Krumping is a relatively new street dance form that originated in the streets of Los Angeles’ South Central neighborhood. Dancing is offered as an alternative to violence in an area known for heavy gang crime, and it is often heavily based in faith and spirituality. Krump is an acronym for Kingdom Radically Uplifted Mighty Praise, coined the group’s founders.
The origins of krumping can be traced back to a fusion of several popular dance forms in the Los Angeles area. In addition to traditional hip-hop and break dancing moves, krumping is heavily influenced another unique Los Angeles dance form known as clowning, which was pioneered dancer Tommy the Clown. Extremely aggressive movements are typical of the style, which are used as expressions of extreme frustration and powerful emotion.
Several prominent dancers, including Li’l C, Tight Eyez, Big Mijo, Slayer, and Hurricane, founded the dance style as it is known today around 2000 or 2001. They started having dance battles between students from various originators. Families or “fams” began to form around specific teachers. Many fam members adopted names that were similar to those of their leaders, with some indicating the level of mastery of the style or the number of battles won.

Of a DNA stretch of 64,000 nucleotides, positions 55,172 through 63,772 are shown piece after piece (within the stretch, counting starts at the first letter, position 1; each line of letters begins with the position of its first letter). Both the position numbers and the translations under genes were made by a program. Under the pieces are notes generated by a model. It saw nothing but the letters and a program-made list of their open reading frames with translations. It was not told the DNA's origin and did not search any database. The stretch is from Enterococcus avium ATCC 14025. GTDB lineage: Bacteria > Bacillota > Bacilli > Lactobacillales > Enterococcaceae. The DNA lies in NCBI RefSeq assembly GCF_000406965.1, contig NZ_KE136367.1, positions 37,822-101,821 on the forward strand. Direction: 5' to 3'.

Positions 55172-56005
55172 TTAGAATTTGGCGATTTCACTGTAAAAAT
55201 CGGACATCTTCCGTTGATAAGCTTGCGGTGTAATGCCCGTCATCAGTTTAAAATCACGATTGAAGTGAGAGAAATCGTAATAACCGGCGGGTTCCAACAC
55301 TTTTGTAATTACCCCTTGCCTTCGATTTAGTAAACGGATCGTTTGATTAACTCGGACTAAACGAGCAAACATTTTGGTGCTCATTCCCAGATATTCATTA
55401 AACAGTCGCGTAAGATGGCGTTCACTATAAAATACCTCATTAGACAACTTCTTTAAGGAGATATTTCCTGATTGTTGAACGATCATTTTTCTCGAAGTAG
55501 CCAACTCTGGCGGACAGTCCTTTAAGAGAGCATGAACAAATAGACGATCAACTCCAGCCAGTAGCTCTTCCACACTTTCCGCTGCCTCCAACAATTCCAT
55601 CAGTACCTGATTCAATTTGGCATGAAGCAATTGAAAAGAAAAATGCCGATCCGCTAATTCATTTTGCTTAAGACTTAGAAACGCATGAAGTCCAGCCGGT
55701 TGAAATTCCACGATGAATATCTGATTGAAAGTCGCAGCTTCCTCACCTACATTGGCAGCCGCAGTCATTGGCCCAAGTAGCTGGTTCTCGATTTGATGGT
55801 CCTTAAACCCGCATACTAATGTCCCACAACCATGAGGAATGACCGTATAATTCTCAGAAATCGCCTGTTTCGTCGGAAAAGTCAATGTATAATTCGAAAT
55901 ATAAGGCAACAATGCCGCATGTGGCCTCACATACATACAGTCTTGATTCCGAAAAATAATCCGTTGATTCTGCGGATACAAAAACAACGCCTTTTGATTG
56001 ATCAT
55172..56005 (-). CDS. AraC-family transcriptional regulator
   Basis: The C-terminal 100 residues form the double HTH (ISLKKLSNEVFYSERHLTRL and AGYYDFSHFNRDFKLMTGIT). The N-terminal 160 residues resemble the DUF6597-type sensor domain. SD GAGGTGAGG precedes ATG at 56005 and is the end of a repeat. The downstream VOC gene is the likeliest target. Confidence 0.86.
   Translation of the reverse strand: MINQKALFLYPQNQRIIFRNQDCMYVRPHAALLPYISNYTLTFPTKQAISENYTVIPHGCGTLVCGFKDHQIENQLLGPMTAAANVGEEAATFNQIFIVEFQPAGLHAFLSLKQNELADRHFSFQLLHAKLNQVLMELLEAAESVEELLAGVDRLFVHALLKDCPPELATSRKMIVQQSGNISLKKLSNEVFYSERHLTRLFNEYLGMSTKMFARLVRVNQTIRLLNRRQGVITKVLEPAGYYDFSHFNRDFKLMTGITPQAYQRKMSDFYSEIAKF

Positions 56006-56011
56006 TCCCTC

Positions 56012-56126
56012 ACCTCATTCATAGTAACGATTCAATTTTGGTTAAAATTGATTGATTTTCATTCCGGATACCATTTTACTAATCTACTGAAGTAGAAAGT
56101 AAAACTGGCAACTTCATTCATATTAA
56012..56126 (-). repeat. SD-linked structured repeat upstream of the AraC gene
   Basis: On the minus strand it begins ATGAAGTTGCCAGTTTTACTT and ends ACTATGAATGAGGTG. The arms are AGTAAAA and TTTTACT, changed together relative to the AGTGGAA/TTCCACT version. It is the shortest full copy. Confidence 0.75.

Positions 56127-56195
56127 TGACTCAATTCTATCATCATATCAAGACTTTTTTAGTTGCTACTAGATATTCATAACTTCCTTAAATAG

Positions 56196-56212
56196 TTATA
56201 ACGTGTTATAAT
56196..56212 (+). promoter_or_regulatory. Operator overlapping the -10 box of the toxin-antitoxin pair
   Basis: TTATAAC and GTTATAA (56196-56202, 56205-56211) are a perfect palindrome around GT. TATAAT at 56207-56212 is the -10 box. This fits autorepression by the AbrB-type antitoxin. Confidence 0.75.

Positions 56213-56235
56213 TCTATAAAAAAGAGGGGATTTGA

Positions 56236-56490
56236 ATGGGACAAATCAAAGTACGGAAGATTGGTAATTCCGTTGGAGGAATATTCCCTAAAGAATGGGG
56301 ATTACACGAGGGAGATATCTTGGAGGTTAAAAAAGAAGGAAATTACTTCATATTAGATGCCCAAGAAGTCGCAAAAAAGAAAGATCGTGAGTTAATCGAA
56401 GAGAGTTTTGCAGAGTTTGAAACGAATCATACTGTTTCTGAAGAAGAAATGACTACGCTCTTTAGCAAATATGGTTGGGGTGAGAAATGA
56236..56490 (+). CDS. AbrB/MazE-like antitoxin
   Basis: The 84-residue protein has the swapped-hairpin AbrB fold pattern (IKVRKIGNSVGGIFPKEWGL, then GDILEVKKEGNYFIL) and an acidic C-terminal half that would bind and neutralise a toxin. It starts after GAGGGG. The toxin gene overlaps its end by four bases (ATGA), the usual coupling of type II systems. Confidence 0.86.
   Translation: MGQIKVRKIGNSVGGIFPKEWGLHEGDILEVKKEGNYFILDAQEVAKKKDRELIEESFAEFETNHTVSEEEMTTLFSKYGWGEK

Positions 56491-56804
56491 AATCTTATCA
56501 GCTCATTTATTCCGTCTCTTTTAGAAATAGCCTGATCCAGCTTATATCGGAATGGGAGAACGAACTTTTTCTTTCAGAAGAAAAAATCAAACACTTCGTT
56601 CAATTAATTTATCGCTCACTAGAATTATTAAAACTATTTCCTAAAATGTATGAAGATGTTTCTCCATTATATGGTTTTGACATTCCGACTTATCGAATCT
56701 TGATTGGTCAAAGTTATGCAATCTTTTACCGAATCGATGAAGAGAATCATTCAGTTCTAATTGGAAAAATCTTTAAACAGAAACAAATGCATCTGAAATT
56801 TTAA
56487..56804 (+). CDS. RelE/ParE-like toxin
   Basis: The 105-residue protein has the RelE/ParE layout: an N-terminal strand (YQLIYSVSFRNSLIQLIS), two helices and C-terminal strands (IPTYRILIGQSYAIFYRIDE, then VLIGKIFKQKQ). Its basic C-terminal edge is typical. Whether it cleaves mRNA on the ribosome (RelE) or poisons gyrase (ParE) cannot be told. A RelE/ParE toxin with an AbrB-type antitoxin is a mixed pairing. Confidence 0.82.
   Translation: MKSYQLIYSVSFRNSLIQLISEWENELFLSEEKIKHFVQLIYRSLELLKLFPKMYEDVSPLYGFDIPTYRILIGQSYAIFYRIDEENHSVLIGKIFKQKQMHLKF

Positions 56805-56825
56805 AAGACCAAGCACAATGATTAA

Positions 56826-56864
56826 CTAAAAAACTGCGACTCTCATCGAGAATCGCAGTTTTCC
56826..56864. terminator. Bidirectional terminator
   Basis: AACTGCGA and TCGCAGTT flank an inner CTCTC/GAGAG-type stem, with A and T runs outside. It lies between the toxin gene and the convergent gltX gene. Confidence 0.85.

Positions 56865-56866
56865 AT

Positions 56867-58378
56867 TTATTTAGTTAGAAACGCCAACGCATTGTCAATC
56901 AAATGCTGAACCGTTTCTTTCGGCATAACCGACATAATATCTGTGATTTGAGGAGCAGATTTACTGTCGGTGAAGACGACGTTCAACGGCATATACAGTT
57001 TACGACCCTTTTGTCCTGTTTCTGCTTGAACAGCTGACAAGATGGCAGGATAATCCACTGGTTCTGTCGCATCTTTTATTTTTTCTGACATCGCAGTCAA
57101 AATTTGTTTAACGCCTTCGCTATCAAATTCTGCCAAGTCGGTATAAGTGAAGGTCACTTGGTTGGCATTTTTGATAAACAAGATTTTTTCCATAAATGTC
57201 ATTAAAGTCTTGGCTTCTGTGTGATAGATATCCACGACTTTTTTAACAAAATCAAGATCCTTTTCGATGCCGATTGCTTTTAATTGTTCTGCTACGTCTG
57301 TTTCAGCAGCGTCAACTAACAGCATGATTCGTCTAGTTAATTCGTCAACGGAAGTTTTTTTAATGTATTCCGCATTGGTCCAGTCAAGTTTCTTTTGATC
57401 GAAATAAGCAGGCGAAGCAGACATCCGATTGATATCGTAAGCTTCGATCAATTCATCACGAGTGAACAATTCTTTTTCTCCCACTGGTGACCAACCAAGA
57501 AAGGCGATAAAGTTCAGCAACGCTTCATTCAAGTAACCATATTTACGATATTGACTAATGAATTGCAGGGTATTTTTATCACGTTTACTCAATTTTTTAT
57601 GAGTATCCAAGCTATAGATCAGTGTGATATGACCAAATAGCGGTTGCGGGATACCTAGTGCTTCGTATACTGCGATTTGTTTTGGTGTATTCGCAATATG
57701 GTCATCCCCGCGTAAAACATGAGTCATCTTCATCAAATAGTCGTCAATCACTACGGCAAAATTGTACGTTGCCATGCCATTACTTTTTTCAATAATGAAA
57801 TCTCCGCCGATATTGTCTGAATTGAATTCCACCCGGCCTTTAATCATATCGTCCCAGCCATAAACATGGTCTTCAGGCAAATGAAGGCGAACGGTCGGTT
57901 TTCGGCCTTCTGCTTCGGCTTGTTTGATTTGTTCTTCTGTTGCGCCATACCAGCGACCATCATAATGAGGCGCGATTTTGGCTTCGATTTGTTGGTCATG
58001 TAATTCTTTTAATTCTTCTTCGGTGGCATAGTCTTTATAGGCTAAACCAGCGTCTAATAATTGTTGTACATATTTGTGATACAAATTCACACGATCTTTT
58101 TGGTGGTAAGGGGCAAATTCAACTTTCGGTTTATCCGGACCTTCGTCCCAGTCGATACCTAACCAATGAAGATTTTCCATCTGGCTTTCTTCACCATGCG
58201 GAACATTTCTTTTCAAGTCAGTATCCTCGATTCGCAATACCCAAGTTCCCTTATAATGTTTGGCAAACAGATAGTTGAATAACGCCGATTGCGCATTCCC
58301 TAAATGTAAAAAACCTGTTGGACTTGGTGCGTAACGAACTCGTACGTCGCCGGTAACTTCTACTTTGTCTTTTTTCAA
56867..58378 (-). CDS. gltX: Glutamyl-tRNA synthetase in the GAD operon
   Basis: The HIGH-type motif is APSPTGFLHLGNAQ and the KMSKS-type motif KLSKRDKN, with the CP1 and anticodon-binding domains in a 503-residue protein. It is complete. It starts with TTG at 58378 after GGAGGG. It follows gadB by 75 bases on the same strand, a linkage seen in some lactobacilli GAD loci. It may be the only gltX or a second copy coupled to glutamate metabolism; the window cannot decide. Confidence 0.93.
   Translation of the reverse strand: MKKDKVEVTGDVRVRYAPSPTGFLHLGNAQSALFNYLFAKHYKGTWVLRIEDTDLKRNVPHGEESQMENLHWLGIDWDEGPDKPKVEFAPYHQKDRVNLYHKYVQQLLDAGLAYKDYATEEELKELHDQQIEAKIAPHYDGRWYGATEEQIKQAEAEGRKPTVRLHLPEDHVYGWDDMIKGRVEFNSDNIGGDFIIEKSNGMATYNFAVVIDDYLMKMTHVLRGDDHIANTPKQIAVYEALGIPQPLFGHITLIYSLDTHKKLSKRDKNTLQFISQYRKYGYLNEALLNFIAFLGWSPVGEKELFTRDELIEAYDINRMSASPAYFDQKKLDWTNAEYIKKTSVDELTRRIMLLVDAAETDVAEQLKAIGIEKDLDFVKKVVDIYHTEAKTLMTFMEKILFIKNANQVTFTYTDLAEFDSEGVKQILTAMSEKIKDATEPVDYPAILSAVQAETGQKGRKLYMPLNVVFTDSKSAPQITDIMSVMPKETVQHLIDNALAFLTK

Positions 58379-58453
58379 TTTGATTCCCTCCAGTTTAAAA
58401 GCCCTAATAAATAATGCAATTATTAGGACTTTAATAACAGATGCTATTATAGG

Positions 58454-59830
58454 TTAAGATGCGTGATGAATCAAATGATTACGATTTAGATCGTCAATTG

Krumping is typically done to music that has a strong rhythm or beat. To match the rhythms, the music can be fast or slow, and most pieces include sections of slow and fast movement. Many dancers are also musicians or DJs, and some even create their own music to match their style or signature moves.
Emotional and spiritual inspiration should guide movement in the form. Arm swings, some elements of popping or locking the body, and suspended movements are all common moves. Precise steps are contrasted with wild freestyle sections that resemble African tribal dance. Instead of moving through the core of the body, movement is concentrated in the feet, arms, and shoulders.
“Bucket” is a common slang term for krumping, and it refers to hitting your moves hard or doing them aggressively. Telling a dancer they are buck or that their style is buck is a compliment. Tight Eyez, one of the founders, claims that aggression is the first level of the dance, with greater exhilaration and skill found when krumping is infused with emotion and spirituality.
For a style born at the turn of the twenty-first century, krumping has gotten a lot of attention around the world. It has gained popularity in Europe and Japan, and krump routines have appeared in a number of films. So You Think You Can Dance? is a popular competition show. The founder, L’il C, choreographs the krump routines, which are usually well received the judges and the audience. Krumping has emerged as a distinct and potent new force in the dance world.